Originally published 14 June 2012
So it’s a Zaki Ibrahim listening session at the Red Bull Studio. She’s just signed to Motif Records, the label started by Tumi Molekane and long time friend, collaborator and manager, Bradley Williams. Zaki’s been in the ether for a while now too. We featured her track “Money” produced by King Britt, a few years back. Since then, she’s left Canada and is now based in South Africa more permanently. Every Opposite is her first, full length album to be released on home soil and to quote the hit track, “the kids are talking”.
But shit man, intimate listening sessions can get awkward. There’s no escaping in front of that small crowd, for spectators and performers alike. Zaki plays on the nervous awkwardness. Making light of her self-consciousness. Acknowledging it, the first step to owning it.
They kick off with the album’s first track, “Draw The Line” which brings us slowly into the vibe. “What do you call this?” I nudge the studio’s technician and Spoek Mathambo’s Mshini Wam drummer, Jake Lipman. “Nu soul.” He shrugs. But it sounds more complex like a combination of ambient dub beats with original, new school melodies overlayed. It’s hard to nail it down. There are a lot of influences being swirled into this mix. A kind of mid-tempo afrobeat electro with almost scatamiya type choral vocals and a touch of R&B in the grooves. Nu soul doesn’t quite do the diversity justice.
And during the first two songs, I’m still not sure I’d regularly listen to this on my ipod, but live, watching Zaki wriggle it out and deliver her lyrics over the soundscape… Watching her being moved by her own music. It’s hypnotic. Catchy and powerful. She’s definitely got what we in South Africa like to call “international quality”. The gold standard. Original. No surprise to learn that she’s shared stages with heavies like K’naan and Erykah Badu.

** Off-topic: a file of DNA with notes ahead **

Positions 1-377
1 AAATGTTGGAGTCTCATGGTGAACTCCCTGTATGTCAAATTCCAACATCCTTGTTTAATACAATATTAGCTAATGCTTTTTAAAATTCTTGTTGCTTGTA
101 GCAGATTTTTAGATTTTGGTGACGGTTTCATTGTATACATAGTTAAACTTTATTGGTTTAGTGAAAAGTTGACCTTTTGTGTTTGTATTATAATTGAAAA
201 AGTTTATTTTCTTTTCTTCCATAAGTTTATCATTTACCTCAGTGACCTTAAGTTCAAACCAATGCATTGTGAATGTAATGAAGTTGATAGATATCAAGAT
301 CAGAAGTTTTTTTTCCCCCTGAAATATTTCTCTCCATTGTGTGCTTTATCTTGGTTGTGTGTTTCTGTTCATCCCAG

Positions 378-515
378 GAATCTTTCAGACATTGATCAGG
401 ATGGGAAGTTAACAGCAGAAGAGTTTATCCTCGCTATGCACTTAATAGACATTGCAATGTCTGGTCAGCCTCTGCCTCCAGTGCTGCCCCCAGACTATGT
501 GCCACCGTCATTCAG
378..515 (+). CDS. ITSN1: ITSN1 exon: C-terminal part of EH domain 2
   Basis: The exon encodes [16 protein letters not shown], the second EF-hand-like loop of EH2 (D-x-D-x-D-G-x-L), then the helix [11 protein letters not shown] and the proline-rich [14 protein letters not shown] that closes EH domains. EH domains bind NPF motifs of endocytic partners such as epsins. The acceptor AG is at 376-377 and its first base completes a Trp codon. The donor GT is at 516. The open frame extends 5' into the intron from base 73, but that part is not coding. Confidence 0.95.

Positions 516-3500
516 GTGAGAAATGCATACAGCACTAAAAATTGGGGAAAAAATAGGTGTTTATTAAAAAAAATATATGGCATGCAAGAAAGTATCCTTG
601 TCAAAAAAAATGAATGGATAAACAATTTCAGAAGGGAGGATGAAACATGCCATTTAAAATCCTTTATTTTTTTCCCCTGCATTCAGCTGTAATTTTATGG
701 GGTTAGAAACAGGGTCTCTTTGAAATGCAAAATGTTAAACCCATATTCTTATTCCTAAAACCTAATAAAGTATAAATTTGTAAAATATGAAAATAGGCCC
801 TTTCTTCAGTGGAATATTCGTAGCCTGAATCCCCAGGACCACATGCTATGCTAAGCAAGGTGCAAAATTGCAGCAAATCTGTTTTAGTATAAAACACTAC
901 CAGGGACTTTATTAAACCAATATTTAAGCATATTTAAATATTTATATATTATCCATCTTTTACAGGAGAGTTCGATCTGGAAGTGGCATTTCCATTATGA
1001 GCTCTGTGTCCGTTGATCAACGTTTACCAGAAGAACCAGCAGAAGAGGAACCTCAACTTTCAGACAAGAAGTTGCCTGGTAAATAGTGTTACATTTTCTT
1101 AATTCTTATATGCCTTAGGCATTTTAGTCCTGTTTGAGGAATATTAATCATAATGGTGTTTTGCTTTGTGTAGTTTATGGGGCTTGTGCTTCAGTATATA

Then she really starts to fuck my shit up. She jumps straight into her first single “Something in the water” and now the place is starting move. Heads nodding, bums wiggling on the cold seats. Miles Keylock, Rolling Stone‘s big cheese, strokes his chin thoughtfully. Evan Milton, rocks back and closes his eyes. A girl with a headwrap breaks out dancing. Knowing smiles are passed back and forth between Molekane and Williams. Sakitumi on the sound machine looks ecstatic, focussed. The song finishes. Excitement ripples through the small crowd. Zaki introduces her “rebel army”. The two back-up singers, Sargeant Feel Good and General Electric. The faux-dictator-chic militarism is reminiscent of Gazelle. But the music is on another plane. The sonic landscape she sings in, masterfully curated/created by Tiago Correia-Paulo (340ml and Tumi and the Volume’s lead guitarist and an increasingly relevant composer and producer in his own right) and added on by the likes of Peach van Pletzen and Mr Sakitumi, gives the backing beats both depth and intrigue.
Then she drops “Kids Are Talking” and I’m lifted, lost in the spaces between. By now the music has transformed the cold and uncomfortable space. There’s a hot new freshness and everyone’s feeling it. This is not nu soul. Push from your mind jazzy R&B noodles laced in crunchy Niknak cheese. This is ambient trippy dub ‘n bass with an ethno 80s acapella beat box feel. “Kids Are Talking” has got Tiago’s light touch dubby fingerprints all over it. The sounds don’t simply compliment Zaki’s songwriting ability and vocal agility, they propel them forward. It’s exquisite, like an early Talking Heads jumped Kate Bush in an allley in Hillbrow.
Then she’s dropping the Nick Holder remix of her track “Heart Beat” and you can see the future. We’re in a big taxi sound system in an empty parking lot watching a izkothane crew dance and spit ultra mel custard into the air before stomping on some chicken and setting fire to their expensive mapaputsi’s. The studio heads are getting it, alternating between nodding and shaking. Jake declares how bad he needs this in his DJ set. And it’s easy to think we may have just stumbled across the next Malaika… But Zaki would probably object to that comparison, saying it lacks ambition.